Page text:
Anyone who joined the BSFA recently may end up with the wrong impression as to how frequently mailings occur, inasmuch as we expect the next one to be sent out within the next month-or-so. It’s all still quarterly, however.

Vector welcomes letters of comment, or feedback on the forum.

The 2011 Arthur C Clarke Award Shortlist

The shortlist for the Arthur C Clarke Award is, gratifyingly, never quite what anyone thinks it will be in advance. I doubt even any given juror could have correctly guessed what their consensus would determine when they met to collectively choose the shortlist for the twenty-fifth anniversary of the award.

Here is what they chose:

  • Zoo City – Lauren Beukes (Angry Robot)
  • The Dervish House – Ian McDonald (Gollancz)
  • Monsters of Men – Patrick Ness (Walker Books)
  • Generosity – Richard Powers (Atlantic Books)
  • Declare – Tim Powers (Corvus)
  • Lightborn – Tricia Sullivan (Orbit)

The Arthur C Clarke Award is a juried award for the best work of science fiction published in Britain in the previous year. It’s judged from the works submitted by publishers so it’s theoretically possible for the award to miss out on options they would have liked to consider had they only been submitted. The “published in Britain in the previous year” is why an award-winning novel published in 2000 made it onto the shortlist this year: Tim Powers’s Declare only had its first UK publication in 2010.

These are six books from six different publishers (out of the twenty-two which submitted books this year), by four men and two women, one culmination of a trilogy, and five standalones. As more than one has already commented, the list features four authors of American origin (although some of them have lived in the UK for years) and one South African, Lauren Beukes. Only one of them, Ian McDonald, has been British and lived in Britain for the majority of his life. This is a point worth mentioning because the Clarke Award is specifically a British award, albeit for what’s published in the country rather than where those authors come from. In more trivial statistics: one-word titles make up 50% of the shortlist, but that’s not too disproportionate – they made up 27% of the list of eligible submissions. It was also a good year to have the last name “Powers”.

The shortlist was chosen by this year’s judging panel: Jon Courtenay Grimwood and Martin Lewis for the BSFA, Phil Nanson and Liz Williams for the Science Fiction Foundation, and Paul Skevington for SF Crowsnest.com. Paul Billinger chaired the judges on behalf of the award. They will all be busy re-reading the shortlist in the coming weeks, in preparation for the jury’s final meeting to choose the winner.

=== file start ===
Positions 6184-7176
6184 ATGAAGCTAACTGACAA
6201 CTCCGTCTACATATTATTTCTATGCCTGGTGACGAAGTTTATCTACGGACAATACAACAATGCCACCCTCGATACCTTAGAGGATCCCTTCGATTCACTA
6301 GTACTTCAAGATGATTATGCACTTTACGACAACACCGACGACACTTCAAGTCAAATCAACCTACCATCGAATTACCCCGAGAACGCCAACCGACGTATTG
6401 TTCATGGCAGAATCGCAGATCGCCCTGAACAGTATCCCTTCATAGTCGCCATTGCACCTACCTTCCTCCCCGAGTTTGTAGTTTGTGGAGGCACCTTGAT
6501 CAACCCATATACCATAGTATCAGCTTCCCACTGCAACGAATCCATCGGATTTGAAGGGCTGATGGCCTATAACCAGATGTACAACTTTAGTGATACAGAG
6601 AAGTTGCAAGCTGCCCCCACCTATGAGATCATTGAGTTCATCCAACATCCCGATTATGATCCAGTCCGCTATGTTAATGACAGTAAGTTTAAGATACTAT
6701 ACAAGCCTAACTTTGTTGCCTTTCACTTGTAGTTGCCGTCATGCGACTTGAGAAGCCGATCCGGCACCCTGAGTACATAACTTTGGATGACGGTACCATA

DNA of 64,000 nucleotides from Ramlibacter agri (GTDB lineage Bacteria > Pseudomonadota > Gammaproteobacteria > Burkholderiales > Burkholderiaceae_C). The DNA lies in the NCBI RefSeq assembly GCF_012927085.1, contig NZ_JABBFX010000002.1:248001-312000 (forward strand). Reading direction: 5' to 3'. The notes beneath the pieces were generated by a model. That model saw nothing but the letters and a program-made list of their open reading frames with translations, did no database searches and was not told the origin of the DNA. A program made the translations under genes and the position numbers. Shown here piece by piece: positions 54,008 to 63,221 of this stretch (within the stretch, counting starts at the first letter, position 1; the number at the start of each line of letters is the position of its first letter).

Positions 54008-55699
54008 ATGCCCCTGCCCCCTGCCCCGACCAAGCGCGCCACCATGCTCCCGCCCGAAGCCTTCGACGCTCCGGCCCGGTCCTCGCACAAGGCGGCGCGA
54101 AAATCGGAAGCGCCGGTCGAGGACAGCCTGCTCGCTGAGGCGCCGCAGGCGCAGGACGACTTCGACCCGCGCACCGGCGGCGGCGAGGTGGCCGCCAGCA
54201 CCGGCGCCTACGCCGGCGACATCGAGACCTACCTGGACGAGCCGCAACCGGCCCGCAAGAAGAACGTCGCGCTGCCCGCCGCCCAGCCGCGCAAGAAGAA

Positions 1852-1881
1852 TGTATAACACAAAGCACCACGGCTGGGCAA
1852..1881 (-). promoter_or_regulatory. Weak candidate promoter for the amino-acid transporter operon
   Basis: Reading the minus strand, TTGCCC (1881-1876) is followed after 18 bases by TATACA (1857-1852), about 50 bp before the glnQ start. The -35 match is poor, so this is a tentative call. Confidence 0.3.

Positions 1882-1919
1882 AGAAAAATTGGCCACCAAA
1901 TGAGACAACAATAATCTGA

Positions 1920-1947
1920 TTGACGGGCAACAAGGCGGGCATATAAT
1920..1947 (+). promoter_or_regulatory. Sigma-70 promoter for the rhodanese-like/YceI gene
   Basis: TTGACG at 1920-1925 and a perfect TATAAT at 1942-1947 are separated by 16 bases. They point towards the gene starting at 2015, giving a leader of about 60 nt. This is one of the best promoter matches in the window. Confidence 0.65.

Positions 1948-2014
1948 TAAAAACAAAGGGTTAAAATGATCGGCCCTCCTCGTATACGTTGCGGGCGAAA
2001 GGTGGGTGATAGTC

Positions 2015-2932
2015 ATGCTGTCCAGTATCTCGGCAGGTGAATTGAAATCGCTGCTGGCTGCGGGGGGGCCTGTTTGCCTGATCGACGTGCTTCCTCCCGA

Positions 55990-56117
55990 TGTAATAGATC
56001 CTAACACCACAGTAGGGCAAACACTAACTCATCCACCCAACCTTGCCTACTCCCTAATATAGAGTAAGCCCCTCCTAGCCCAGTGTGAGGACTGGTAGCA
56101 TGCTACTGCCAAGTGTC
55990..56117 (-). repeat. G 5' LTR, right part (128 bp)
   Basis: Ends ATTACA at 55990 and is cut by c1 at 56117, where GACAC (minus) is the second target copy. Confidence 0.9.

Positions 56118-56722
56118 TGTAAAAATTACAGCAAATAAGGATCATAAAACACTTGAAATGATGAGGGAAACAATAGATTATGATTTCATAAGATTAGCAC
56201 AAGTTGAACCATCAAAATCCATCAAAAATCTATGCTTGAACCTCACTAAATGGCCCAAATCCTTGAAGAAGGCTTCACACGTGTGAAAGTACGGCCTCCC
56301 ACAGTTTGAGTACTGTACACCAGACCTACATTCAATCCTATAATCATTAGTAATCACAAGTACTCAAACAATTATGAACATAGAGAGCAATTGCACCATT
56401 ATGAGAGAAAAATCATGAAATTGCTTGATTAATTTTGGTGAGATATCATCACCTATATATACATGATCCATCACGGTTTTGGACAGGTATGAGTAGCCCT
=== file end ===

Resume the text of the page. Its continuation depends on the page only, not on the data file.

I’m looking forward to reading this list too; from the reviews I’ve read and initial reactions to the shortlist, it looks like quite a good one. I’ve only read Lightborn so far, although conveniently, I started Zoo City yesterday and have The Dervish House handy since I’m reading the BSFA novel shortlist, and those three books (but no others) overlap with the Clarke shortlist.

In the weeks between now and the 27th of April, when the jurors, having reread the shortlist, will meet again to decide on the winner, and the award will be given at the SCI-FI London Film Festival, I look forward to reading all the discussion, speculation, and guesswork about just which of these books will take the prize and why it’s worthy of doing so.

See also comments on the shortlist from:

David Hebblethwaite at Follow the Thread
Cheryl Morgan at Cheryl’s Mewsings
Graham Sleight at Locus Roundtable
Nic Clarke at Eve’s Alexandria
Amanda Rutter at Floor to Ceiling Books
Niall Harrison at Strange Horizons

Clarke Award 2011 Eligible Submissions Data

If, instead of guessing the shortlist, entries in the contest which closed last night were voting on it, here’s what it would be. (But this is not the shortlist, so far as I know.)

The Dervish House by Ian McDonald (Gollancz)
The Windup Girl by Paolo Bacigalupi (Orbit)
Zoo City by Lauren Beukes (Angry Robot)
How to Live Safely in a Science Fictional Universe by Charles Yu (Corvus)
The Quantum Thief by Hannu Rajaniemi (Gollancz)
Kraken by China Miéville (Pan Macmillan)

Tomorrow, I’ll post the actual Clarke shortlist. It’ll be interesting to see how closely – or distantly – this year’s Clarke jury’s choices matches up with those of the contest entrants!

Martin, Vector‘s reviews editor, over at his own blog, has been number-crunching this week from the Clarke Award eligible submissions list. He’s one of the judges this year, so his data isn’t just drawn from titles-authors-publishers, but from surveys of the contents of the fifty-four books on the eligible submissions list, since he has read them all.

His statistics are at their most interesting, for me, when he’s dealing with the content of the books, in part because he’s on surest ground there, and in part because it’s data which is a payoff from having read all those books. (His statistics on the race and sexuality of the authors may be approximately right, but it’s data that no author should need to publicly share, and thus it’s very easy to assume wrongly for those numbers. Still, the idea of seeing how much representation there is in these kinds of diversity is an important one.) Specifically, he’s looked at how many of these books show killing, whether of the protagonist or of other characters, compared to how many of them show sex scenes. Descriptions of death far outweigh descriptions of sex. (This is why at least one blogger notes that she’s increasingly drawn to the romance hybrid genres: she generally prefers sex to death, given the choice.)